We’ve all been there before: at first, we were just absentmindedly scrolling through our Instagram feed when we come across a beautifully made travel bag or trendy sneakers posted by a brand account. Next thing we know, we’ve placed our order and we’re ready to make a purchase.
Everything happened too fast! When the order arrives at our door, our satisfaction levels are high. But in mere days we realize we didn’t really need the product in the first place.
Temptation is everywhere in the digital era, and it’s becoming harder and harder to save money. With the rise of technology and social media, online shopping is just one easy click away. If you fall prey to too many ill-considered purchases, you will soon have bad financial habits.
So how do you save money in the social media era?
Set up automatic deposits into your saving accounts
Establish a budget, period. When you have an accurate view of your income and expenses, you can start improving your personal finances. Once you have set a budget and clear goals, get in the habit of saving money by automating the process. Set up regular and automatic deposits into your savings and investments accounts, either directly from your paycheck or from your checking account.
Get a money buddy
According to an MIT study, friends with similar traits can pick up good habits from each other. Financial planners also recommend having someone to hold you accountable for the task at hand to increase effectiveness and deliver stronger results.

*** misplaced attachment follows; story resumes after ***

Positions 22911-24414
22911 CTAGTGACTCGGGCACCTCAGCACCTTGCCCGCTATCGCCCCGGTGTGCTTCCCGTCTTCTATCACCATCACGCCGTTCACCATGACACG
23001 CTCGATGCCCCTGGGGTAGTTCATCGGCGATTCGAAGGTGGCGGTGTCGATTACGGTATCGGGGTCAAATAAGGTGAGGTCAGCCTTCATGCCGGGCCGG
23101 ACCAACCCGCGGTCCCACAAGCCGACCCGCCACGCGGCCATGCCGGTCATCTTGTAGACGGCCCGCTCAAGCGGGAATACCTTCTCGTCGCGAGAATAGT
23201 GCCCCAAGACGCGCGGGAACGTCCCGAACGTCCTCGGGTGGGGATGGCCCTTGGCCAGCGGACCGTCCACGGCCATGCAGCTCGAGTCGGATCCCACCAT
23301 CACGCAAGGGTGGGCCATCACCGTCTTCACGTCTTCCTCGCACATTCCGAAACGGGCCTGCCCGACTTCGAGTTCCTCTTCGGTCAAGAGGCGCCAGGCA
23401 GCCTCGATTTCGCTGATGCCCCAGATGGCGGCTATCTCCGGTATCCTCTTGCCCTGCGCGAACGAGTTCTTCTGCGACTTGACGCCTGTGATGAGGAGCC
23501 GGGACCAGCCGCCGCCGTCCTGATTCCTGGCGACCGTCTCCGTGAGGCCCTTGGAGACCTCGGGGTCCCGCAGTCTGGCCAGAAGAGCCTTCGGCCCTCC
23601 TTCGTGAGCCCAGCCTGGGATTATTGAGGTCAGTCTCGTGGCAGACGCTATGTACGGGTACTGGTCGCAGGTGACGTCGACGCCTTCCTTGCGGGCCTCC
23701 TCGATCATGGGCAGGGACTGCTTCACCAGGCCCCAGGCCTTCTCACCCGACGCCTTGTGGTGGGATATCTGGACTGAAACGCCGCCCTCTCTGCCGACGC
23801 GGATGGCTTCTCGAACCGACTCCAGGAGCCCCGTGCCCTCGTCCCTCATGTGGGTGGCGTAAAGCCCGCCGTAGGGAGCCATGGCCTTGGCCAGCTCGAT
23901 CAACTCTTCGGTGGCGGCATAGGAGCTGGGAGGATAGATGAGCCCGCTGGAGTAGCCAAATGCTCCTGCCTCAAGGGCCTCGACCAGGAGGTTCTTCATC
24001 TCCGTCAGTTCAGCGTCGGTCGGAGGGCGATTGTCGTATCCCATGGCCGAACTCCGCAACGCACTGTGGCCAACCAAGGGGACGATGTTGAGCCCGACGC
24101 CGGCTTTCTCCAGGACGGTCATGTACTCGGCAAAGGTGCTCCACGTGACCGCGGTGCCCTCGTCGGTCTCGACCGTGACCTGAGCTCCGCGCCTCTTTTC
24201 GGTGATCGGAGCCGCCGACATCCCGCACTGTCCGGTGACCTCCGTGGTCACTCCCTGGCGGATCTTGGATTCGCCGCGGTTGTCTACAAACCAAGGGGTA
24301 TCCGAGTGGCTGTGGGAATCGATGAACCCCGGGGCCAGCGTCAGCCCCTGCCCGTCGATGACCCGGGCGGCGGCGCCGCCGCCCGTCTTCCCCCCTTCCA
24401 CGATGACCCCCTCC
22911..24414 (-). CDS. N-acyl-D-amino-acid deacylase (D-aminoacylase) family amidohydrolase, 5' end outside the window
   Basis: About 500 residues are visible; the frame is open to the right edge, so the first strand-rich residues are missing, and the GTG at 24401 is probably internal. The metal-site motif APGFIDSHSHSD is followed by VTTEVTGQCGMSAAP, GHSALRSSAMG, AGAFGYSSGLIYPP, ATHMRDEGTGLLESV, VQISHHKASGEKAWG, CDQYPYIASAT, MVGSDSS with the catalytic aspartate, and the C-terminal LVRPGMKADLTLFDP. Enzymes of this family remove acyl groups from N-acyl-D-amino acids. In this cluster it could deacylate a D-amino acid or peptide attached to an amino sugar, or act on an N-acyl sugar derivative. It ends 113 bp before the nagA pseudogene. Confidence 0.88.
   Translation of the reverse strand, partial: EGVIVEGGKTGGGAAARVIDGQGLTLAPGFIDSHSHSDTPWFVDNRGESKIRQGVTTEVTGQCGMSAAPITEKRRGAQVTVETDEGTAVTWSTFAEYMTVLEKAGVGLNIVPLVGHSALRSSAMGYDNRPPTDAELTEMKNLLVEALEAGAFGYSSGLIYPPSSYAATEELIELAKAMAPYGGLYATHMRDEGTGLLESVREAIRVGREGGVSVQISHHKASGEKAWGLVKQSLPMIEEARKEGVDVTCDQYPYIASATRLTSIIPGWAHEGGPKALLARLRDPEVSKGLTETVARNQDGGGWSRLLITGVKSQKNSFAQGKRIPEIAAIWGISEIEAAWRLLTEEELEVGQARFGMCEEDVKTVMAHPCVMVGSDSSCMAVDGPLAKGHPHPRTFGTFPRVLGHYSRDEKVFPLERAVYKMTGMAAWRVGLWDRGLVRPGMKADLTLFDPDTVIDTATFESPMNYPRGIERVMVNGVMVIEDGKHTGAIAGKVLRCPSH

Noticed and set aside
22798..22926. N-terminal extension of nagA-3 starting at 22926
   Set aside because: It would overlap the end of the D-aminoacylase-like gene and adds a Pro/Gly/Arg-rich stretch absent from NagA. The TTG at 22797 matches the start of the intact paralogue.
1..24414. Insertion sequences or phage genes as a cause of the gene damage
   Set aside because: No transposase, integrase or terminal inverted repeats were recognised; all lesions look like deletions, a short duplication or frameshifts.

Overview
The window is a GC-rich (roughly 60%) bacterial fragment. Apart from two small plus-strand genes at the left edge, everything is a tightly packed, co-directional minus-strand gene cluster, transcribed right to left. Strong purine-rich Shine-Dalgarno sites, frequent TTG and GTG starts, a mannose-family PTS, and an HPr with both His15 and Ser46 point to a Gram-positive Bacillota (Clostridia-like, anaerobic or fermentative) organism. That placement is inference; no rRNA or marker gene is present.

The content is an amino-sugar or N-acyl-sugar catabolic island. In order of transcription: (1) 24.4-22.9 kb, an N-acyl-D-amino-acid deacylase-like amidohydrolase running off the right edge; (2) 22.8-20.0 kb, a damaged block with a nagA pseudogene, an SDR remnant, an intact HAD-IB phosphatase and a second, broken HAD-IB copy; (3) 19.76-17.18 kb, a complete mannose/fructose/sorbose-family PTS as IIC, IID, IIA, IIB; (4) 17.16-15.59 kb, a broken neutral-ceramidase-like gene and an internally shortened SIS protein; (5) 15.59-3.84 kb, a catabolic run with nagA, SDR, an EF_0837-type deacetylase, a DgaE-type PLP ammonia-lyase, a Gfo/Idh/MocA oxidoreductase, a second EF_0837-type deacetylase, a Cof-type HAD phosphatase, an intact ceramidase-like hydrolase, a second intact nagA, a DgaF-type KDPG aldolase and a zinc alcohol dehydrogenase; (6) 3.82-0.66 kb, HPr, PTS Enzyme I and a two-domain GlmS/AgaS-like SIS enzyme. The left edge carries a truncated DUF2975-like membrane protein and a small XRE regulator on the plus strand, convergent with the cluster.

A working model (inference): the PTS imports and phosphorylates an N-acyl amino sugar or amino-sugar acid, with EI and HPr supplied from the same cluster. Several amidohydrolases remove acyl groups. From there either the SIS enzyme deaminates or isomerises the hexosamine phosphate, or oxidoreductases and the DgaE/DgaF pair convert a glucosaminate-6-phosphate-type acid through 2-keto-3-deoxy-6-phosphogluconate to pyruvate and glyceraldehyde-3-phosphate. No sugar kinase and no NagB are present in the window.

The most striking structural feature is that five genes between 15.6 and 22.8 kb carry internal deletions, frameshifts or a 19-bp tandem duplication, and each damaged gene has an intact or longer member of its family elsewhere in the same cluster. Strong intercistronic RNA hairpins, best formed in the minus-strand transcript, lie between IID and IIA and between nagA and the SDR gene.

Consider using the concept to save more money. You don’t need a finance whiz, you can find a partner in a friend, a parent, a sibling, or your own spouse. Set an achievable savings goal and ask your money buddy to monitor your progress and keep you on track.
When it comes to shopping, it’s fun to shop with company. For the sake of personal finance, however, it’s better to shop alone. In a fun and relaxed mood, your friends might encourage you to buy more things than you intended. Obviously, it’s not healthy for your financial condition.
If you still want some company, ask your money buddy to accompany you. They are monitoring your personal finance progress, after all – chances are they won’t suggest shopping as a way to have fun in the first place.
When you get a raise, raise your savings too
Everyone says they would save more when they have more. But do people actually do it? When we get a raise, usually the first thing we do is buy something expensive to celebrate the occasion. Maybe a handbag, or plane tickets to a dream destination.
Celebratory spending is fine. Some self-reward is healthy. But remember to increase your automatic monthly transfer to savings as well. It might be painful now, but you will reach your personal finance goals faster if you allot more money to your savings and investments from a younger age.
Ultimately, saving enough money comes down to willpower and contentment. Do you have enough willpower to save? Are you okay with not having more right now? If you can develop both these qualities, you will grow wealthy over time.